Protect yourself from silent Windows updates

Scott dunn By Scott Dunn

Microsoft has confirmed Windows Secrets’ Sept. 13 story that Windows Update periodically installs certain files even if you’ve selected a “do not install” option.

Many companies and individuals require prior notification before any files are changed, so I explain today how you can completely prevent silent installs, if you wish.

Microsoft acknowledges the lack of notice

In my Sept. 13 article, I reported that Windows Update (WU) has been silently installing nine small executable files on Windows XP and Vista, despite the fact that users had disabled auto-installation. The files that WU has overwritten to date consist of benign support files — but many Windows users expressed outrage that any process was installing files without notification.

Reaction from Microsoft to the article was almost immediate. In a post the same day on the Microsoft Update Product Team Blog, program manager Nate Clinton confirmed that updates to Windows Update itself are performed without notifying users. This is true even if users specify Let me choose when to install them or Notify me but don’t automatically download or install (two of the four options available to users).

In his statement, Clinton acknowledged that the silent file writes are not what users expect after they disable automatic installs:

  • “The point of this explanation is not to suggest that we were as transparent as we could have been; to the contrary, people have told us that we should have been clearer on how Windows Update behaves when it updates itself. This is helpful and important feedback, and we are now looking at the best way to clarify WU’s behavior to customers so that they can more clearly understand how WU works.”
Soon after Clinton’s post, Vista product manager Nick White wrote his own response to the reactions pouring in from angry Windows users:
  • “Your comments are completely understandable and I’m making sure the WU team is well aware of how the community feels on this issue. You’ll note in Nate’s post (the one I linked to) that we freely admit to having fallen down on this issue and that we can, and should, do better when it comes to behaviors of this type and the necessary disclosure of same. Please know that we hear what you have to say and are taking your feedback seriously. (I, for one, want to avoid similar events in the future, as reactive posts such as this one are not what I want to spend my time blogging about.)”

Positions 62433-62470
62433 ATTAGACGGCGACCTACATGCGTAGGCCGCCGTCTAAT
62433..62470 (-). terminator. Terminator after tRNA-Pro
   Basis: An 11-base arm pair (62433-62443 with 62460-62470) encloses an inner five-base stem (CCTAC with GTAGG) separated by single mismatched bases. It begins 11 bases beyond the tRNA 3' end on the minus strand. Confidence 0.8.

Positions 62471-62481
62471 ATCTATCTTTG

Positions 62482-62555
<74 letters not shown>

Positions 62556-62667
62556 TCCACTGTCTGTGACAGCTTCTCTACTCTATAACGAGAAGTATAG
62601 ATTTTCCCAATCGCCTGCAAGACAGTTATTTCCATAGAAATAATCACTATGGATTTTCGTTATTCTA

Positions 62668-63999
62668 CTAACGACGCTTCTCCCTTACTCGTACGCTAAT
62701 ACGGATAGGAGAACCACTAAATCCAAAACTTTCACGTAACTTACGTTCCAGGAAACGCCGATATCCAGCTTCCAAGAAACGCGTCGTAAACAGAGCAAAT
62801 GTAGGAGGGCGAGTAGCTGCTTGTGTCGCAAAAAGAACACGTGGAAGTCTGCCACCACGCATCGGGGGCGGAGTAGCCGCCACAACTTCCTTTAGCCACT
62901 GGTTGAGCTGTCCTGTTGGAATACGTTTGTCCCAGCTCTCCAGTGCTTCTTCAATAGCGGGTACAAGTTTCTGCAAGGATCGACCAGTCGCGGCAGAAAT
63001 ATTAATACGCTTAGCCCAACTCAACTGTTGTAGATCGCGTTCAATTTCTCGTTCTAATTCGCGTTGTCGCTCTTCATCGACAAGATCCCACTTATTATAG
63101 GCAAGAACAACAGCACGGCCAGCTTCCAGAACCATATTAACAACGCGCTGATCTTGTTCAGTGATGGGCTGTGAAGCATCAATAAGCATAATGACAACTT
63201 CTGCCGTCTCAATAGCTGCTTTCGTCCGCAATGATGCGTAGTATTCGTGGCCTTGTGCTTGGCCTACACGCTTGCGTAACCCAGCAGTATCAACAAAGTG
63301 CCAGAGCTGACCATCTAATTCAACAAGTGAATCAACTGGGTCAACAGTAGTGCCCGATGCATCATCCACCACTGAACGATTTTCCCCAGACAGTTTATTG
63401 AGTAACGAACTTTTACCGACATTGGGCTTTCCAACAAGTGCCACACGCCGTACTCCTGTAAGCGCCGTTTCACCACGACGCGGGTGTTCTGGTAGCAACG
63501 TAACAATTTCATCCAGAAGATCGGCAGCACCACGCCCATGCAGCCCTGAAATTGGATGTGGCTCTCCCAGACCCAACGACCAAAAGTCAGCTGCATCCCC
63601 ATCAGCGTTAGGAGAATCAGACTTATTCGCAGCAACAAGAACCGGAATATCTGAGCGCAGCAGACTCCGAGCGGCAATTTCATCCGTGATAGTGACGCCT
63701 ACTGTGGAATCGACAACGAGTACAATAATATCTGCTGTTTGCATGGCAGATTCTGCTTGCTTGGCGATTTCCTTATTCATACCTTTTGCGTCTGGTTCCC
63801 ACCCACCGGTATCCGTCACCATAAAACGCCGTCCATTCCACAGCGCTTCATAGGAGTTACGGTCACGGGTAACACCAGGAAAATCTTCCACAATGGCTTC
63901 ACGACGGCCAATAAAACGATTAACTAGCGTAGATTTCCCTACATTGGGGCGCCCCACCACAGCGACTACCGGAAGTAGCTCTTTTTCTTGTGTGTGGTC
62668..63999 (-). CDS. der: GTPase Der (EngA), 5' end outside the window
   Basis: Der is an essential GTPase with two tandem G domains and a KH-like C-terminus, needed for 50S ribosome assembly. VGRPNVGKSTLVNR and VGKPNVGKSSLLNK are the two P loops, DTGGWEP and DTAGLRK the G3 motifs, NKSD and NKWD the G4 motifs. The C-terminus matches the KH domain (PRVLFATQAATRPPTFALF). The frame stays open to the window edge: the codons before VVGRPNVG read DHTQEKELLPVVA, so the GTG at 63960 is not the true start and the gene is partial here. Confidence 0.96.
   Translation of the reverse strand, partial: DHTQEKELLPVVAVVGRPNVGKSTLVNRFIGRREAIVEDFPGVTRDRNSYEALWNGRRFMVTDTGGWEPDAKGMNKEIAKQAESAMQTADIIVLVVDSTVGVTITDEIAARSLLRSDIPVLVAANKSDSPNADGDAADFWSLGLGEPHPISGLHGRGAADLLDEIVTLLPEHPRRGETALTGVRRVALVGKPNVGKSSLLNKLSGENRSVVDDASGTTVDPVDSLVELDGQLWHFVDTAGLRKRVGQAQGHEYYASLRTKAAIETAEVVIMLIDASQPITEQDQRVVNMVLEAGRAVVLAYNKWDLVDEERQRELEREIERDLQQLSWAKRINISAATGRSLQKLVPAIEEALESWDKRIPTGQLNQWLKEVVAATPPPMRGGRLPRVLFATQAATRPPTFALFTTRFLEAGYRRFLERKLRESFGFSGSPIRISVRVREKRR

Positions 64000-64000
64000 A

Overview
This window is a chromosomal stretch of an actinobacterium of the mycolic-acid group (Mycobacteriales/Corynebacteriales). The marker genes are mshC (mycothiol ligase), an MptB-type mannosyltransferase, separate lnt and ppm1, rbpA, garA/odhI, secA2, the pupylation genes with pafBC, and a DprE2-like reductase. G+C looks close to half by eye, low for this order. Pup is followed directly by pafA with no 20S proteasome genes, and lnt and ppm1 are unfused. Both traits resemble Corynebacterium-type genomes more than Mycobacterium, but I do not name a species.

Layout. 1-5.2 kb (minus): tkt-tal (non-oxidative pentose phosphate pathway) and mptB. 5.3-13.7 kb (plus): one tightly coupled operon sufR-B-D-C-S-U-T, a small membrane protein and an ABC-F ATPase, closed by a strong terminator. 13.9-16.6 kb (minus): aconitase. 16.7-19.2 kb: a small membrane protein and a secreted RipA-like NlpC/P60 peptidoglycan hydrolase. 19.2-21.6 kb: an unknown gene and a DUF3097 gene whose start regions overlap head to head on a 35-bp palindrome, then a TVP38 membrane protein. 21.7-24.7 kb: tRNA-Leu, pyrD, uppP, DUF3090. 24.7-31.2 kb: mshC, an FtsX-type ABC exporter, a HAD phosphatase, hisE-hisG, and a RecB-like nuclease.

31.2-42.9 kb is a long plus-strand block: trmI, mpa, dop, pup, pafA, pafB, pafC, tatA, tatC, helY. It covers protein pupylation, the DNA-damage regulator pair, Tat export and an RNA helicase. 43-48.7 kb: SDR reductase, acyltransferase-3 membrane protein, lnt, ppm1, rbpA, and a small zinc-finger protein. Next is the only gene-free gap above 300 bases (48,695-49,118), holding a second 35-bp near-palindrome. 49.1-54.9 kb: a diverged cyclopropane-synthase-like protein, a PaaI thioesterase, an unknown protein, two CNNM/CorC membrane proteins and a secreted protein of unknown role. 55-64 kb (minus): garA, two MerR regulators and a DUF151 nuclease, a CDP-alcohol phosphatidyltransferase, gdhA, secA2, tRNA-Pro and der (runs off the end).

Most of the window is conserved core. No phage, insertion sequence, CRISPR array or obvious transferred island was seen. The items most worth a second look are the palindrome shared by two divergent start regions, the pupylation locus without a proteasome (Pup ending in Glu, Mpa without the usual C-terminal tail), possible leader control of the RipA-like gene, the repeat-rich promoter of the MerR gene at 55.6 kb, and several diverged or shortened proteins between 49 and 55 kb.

Clinton’s initial explanation, which suggested that Windows Update had no choice but to install support files silently, drew a large number of critical remarks from Microsoft’s normally supportive developer community. For example, a commenter identified as TheDave wrote that WU could easily notify users that updates were needed:
  • “The situation I am describing is *exactly* the same thing as happens with a out of the box XP SP2 install, you see a WU update available and nothing more. Once you install WU, you see the dozens of other updates available. Works great in theory, and in practice.

    “There is absolutely no excuse for updating executable code on a customer’s machine when the customer has selected a choice of ‘but let me choose whether to install them.’ Period. Full stop. No exceptions.”

Independent test labs confirm the behavior

One of the first test centers to independently confirm WU’s silent installs was eWeek Labs. An eWeek analyst, Andrew Garcia, published a blog entry on Sept. 13 documenting the logs of two test machines that had been set to Notify but do not install updates. According to Garcia, even though one of the PCs hadn’t been touched in months, both machines showed evidence that version 7.0.6000.381 of the files had been installed in August.

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All Windows Secrets articles posted on 2007-09-20: